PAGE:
You'd better get that air conditioning tuned up and ready. A major heat wave is on its way.

Cedar Rapids has seen high temperatures climb above 90 degrees just twice during July. It happened six times in June, including a high of 93 on June 21. That's been the hottest day of the summer so far. More than likely, it won't stay that way much longer.

The month of August is expected to arrive with high temperatures just above 90 on Monday. Things get worse from there. Our weather partner, KCRG TV-9, forecasts a high temperature of 94 on Tuesday, 100 on Wednesday, 98 on Thursday, August 4, and 96 degrees next Friday, August 5. That may not be the end of it. More on that in just a second.

If Cedar Rapids does reach triple digits for temperatures next Wednesday, it would be the first time the city has seen temperatures that high in almost nine years. The last 100-degree day in Cedar Rapids was on August 30, 2013.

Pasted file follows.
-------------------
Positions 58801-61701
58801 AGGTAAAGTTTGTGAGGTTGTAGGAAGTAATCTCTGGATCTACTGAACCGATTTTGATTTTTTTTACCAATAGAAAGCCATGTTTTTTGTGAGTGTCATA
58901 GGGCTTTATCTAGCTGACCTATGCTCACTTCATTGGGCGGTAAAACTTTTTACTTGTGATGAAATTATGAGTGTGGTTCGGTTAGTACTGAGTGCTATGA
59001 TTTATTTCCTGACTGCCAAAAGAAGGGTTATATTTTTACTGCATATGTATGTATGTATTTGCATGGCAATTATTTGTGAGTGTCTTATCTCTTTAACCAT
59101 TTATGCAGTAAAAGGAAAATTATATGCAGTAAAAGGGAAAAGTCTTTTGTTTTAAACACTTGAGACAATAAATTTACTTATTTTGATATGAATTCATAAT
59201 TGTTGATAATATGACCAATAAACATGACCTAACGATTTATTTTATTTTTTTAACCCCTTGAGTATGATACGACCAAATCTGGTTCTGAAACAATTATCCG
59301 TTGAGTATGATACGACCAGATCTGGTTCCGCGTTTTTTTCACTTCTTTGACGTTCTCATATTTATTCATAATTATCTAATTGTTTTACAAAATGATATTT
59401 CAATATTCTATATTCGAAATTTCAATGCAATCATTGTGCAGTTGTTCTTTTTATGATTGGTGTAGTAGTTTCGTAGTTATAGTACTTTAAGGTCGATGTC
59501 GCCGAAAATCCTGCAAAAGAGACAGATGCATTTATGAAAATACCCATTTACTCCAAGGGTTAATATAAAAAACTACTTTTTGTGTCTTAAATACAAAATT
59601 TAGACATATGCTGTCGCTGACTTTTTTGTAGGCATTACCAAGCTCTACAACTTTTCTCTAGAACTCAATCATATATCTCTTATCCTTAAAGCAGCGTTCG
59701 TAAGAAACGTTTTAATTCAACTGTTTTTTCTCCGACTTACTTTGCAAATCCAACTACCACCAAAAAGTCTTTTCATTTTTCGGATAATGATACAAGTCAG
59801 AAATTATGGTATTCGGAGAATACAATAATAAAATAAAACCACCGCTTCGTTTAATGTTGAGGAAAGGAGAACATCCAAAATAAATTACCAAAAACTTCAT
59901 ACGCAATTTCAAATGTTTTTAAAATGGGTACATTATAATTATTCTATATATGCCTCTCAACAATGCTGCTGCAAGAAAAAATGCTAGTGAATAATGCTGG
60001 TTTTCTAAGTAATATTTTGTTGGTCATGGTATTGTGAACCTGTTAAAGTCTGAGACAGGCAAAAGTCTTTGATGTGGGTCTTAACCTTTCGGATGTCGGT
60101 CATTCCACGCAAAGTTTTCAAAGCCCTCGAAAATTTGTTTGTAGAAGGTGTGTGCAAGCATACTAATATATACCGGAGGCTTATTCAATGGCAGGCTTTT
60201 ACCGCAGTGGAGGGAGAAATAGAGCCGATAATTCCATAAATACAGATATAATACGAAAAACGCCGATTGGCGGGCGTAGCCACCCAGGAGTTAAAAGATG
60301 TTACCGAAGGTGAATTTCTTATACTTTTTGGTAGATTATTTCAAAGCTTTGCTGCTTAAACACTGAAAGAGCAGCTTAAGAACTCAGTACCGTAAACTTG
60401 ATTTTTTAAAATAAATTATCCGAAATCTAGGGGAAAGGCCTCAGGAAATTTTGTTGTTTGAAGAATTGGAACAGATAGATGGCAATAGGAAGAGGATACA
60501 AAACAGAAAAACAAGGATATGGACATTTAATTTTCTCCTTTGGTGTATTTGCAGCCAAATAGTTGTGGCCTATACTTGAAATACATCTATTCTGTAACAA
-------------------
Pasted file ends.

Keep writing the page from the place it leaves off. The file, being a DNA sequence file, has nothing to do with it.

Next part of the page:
*Iowa is in the bullseye for above-normal temperatures next week.


High humidity will make those temperatures even more uncomfortable during the day and low temperatures won't be very "low" at all. Temperatures next Wednesday, Thursday, and Friday nights are expected to drop only into the 70s. The warmest night is forecast to be Thursday night, August 4, when an overnight low of just 76 degrees is anticipated.

It's also likely that next week's heat wave won't spur thunderstorms, at least not many of them. The precipitation outlook for the entire Midwest is below normal from the peak of the heat wave through August 10.


Next week's heat may just be the beginning of a very hot August. TV-9 meteorologist Kaj O'Mara shared these words of caution with me:

"While it (the heat) may relax a bit during the weekend (August 6 and 7), it may possibly come right back in the second week of August. Expansion of drought conditions in Iowa appears likely at this point as we go through August."

When we're all whining about the heat in the next week or two, there's something we should keep in mind. From July 5 through 17, 1936, in the middle of the Dust Bowl, Cedar Rapids had 13 consecutive days of high temperatures above 100 degrees. Nearly no one even had window air conditioners yet. They had been invented just five years earlier.

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Keep reading to find out individual state records in alphabetical order.

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